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Blockade Andrew Robson TO HOLD good trump support for part- ner can hardly be a bad thing in itself. But if all your strength is in trumps and the rest of your hand is barren,...

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• Robert Hardman IT is now so rooted in the restaurant rip-off process that most of us have given up notic- ing it. Ask for water and the reply will come `Fizzy or still?' It...

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a ` ti Rd b e The U Itimate Islay Malt.

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CHESS Piket's strike Raymond Keene A SIGN of things to come is a recently concluded tournament held on Garry Kasparov's website. This was a knockout event featuring Kasparov...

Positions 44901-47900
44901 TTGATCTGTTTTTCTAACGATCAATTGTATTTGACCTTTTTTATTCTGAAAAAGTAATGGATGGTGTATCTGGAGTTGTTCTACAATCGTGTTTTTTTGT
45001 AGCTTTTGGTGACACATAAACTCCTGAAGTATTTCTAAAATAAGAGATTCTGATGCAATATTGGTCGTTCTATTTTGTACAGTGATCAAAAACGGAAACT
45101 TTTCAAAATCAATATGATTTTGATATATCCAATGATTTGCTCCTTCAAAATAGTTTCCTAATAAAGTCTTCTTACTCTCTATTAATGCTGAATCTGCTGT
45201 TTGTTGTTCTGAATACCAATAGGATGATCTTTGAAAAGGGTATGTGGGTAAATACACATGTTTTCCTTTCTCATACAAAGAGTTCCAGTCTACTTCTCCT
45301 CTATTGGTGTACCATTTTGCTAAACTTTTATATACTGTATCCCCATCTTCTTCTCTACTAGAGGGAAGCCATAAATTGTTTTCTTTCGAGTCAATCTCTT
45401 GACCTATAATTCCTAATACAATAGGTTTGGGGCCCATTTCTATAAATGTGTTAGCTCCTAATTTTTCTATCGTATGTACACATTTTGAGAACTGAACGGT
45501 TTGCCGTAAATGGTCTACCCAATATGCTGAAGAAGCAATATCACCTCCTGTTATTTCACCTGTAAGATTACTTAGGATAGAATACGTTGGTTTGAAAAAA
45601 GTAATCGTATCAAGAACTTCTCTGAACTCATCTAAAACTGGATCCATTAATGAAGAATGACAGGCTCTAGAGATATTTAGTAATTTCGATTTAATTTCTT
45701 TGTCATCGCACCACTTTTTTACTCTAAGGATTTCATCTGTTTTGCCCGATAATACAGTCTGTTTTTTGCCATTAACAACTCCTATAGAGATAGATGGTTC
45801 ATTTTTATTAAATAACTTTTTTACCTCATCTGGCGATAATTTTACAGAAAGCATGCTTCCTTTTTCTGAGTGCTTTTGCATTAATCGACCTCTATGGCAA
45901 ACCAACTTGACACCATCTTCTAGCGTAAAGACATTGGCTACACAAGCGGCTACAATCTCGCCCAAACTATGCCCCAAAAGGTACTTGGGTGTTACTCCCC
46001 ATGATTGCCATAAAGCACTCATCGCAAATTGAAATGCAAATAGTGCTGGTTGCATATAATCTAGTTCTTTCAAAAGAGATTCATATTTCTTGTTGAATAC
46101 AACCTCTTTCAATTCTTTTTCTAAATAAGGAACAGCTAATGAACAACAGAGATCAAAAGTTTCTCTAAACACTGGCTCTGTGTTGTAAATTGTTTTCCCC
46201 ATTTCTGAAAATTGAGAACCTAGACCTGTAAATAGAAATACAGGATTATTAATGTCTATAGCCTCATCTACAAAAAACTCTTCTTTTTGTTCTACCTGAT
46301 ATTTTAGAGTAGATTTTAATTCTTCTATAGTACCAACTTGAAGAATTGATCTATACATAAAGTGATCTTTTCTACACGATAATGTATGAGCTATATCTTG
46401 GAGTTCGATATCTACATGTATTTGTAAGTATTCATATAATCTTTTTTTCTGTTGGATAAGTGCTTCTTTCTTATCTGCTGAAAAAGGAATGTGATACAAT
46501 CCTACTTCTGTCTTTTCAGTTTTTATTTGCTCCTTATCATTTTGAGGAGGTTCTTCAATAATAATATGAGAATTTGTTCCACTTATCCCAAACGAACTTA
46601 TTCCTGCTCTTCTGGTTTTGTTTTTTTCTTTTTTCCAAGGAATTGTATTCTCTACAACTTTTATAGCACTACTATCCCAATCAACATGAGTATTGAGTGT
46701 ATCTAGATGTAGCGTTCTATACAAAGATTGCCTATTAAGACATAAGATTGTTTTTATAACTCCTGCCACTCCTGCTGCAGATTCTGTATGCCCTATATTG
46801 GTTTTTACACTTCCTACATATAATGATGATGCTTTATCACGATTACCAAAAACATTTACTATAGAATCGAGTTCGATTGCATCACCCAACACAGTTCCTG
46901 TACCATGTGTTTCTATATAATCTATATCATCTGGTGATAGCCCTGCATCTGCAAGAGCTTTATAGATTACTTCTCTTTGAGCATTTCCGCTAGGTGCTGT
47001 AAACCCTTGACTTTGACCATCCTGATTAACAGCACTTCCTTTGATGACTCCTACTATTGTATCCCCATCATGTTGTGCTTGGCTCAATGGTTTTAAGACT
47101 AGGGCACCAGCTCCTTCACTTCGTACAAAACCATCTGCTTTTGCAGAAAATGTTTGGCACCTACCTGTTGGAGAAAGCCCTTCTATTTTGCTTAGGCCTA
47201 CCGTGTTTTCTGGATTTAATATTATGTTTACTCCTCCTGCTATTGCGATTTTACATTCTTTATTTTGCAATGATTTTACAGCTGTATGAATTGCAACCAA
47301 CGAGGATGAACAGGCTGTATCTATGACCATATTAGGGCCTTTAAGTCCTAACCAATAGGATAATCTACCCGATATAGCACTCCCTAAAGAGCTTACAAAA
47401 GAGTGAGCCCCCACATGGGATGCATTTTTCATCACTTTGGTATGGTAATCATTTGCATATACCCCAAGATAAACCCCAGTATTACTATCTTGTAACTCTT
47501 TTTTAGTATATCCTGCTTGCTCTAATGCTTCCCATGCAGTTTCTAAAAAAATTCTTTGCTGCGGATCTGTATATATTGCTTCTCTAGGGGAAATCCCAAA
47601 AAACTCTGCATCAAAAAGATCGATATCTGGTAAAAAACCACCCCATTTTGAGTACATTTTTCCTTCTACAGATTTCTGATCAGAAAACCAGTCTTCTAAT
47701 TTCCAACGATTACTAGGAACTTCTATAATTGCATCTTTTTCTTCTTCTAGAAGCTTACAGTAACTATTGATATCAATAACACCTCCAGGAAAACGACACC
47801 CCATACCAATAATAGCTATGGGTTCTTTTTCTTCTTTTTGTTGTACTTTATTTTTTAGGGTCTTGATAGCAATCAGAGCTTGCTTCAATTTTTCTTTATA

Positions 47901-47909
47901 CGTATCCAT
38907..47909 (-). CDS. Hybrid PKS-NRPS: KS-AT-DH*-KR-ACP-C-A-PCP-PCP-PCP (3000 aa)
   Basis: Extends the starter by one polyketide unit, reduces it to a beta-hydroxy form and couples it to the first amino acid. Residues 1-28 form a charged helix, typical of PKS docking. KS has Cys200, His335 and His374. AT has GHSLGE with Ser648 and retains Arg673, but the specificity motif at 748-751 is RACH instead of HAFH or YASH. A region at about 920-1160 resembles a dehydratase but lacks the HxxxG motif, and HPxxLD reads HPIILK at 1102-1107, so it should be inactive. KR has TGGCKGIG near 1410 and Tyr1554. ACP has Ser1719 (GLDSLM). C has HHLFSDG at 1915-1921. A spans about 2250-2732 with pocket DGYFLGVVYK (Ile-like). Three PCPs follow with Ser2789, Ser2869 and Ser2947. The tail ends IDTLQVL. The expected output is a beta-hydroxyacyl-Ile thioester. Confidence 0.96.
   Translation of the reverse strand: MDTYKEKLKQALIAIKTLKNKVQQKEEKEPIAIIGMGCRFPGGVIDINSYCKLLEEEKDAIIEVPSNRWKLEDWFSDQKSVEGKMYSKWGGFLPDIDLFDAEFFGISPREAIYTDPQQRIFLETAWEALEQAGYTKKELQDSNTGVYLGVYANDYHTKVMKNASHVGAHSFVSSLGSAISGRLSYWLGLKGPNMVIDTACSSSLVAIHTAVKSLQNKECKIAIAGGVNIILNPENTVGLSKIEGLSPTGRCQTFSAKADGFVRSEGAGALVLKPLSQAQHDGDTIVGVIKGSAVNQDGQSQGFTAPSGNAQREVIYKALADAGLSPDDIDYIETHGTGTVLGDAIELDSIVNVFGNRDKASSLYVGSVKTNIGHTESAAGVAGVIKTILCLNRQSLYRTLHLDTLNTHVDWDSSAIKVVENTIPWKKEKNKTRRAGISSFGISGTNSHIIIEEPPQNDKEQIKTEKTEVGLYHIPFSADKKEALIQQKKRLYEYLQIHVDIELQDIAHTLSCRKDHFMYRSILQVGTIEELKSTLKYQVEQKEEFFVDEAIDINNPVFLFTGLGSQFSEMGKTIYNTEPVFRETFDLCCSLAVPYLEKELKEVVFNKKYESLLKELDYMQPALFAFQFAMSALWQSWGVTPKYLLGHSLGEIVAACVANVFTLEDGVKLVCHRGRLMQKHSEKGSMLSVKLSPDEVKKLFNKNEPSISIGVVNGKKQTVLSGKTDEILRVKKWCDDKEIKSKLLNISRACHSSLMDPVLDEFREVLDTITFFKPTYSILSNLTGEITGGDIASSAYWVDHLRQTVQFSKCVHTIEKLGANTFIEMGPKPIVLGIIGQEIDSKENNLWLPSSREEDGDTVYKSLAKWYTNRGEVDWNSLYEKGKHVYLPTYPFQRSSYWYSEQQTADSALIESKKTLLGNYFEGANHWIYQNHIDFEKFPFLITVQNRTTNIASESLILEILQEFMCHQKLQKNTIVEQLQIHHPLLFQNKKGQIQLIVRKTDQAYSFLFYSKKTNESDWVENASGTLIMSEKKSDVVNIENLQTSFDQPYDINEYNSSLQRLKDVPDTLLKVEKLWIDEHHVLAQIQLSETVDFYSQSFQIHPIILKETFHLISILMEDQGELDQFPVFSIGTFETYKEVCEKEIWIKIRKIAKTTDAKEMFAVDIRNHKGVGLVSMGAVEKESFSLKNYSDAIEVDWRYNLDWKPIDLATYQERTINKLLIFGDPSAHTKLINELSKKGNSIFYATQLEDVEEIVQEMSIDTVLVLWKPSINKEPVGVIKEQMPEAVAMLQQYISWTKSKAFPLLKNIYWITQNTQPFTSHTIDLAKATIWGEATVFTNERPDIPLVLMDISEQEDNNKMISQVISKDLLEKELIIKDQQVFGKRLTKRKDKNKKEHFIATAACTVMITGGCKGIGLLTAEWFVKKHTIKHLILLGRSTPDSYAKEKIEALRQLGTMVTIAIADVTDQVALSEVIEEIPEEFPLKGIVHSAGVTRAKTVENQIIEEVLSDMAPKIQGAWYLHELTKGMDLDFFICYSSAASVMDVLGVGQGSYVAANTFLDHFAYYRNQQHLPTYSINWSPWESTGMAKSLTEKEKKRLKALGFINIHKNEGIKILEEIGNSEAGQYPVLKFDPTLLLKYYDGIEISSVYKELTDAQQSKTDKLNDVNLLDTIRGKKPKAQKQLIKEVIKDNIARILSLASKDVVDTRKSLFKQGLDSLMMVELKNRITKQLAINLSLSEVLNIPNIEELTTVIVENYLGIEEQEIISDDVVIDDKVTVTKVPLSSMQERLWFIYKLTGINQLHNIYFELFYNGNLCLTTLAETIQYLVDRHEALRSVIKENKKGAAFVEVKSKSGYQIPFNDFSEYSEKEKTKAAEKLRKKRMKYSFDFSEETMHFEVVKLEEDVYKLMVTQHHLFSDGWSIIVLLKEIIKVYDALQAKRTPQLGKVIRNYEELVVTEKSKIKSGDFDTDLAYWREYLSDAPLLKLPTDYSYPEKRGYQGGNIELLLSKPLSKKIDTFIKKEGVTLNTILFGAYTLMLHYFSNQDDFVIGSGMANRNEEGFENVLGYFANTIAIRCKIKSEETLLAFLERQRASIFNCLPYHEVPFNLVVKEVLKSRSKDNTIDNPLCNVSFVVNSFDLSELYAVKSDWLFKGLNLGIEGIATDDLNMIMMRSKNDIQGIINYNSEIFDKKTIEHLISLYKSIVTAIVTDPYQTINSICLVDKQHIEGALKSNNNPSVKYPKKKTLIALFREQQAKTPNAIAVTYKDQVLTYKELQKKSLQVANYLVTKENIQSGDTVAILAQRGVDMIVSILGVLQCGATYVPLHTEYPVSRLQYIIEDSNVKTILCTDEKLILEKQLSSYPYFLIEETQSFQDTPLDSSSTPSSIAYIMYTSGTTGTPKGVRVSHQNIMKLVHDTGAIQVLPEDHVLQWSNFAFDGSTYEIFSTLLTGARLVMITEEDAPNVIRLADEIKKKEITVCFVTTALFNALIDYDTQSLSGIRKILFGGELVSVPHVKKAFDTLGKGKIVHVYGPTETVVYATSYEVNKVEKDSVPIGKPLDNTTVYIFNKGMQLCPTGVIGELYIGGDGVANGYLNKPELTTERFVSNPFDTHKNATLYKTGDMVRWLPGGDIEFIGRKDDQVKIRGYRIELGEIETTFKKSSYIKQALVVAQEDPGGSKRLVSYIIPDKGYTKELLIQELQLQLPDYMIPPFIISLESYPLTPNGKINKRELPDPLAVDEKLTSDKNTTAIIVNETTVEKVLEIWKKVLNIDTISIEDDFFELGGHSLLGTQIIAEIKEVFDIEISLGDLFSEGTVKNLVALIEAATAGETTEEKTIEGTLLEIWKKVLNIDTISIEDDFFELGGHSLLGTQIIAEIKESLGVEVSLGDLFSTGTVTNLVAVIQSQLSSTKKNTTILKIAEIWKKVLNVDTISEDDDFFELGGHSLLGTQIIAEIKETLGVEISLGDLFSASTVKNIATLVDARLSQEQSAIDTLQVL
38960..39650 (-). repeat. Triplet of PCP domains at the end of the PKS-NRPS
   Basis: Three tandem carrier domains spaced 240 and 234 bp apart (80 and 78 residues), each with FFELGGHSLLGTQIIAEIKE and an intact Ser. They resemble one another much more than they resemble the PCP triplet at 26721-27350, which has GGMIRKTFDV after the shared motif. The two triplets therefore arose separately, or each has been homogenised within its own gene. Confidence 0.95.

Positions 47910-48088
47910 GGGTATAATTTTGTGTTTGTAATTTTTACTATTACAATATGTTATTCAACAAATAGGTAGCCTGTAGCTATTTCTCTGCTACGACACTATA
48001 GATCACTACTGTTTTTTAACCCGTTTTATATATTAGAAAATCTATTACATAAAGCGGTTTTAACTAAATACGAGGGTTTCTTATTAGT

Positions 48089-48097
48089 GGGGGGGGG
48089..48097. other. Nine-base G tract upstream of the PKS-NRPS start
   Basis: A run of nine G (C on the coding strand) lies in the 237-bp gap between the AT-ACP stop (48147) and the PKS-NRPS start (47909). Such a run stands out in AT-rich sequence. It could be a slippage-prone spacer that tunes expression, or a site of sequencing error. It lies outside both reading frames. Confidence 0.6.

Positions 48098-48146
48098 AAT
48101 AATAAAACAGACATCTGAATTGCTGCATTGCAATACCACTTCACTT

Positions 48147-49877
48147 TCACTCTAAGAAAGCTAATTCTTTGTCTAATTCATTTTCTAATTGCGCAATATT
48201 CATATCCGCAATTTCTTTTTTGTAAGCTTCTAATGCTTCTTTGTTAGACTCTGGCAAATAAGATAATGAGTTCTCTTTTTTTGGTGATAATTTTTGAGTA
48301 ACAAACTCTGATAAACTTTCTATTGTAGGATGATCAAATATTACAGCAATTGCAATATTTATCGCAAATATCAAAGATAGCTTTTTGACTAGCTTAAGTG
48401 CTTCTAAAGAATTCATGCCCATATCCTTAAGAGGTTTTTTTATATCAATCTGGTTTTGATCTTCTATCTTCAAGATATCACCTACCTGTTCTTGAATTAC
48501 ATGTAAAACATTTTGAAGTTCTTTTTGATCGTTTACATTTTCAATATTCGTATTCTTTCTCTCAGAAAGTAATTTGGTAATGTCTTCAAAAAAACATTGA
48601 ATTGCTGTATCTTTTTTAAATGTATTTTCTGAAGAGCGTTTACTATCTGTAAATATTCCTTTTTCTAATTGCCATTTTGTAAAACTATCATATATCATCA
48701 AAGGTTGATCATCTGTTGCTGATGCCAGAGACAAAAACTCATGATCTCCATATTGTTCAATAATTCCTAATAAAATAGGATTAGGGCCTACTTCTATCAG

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Poly and mono Jaspistos IN COMPETITION NO. 2125 you were invited to present a dialogue between a person addicted to polysyllables and one who uses only monosyllables. To my...

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A first prize of £30 and a bottle of Graham's award-winning, Late- Bottled Vintage Port for the first correct solution opened on 20 March, with two runners-up prizes of £20 (or,...

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Wrong time to be so talented Simon Barnes BRIAN LARA stands before the world as a classic example of a man who, in finding his heart's desire, found despair. Lara gave his all...


The Spectator

Dear Mary. . . Q. I know you have already dealt with the problem of social spitting, but my dilemma is a variation on the more usual theme. I am a spectacle-wearer and want to...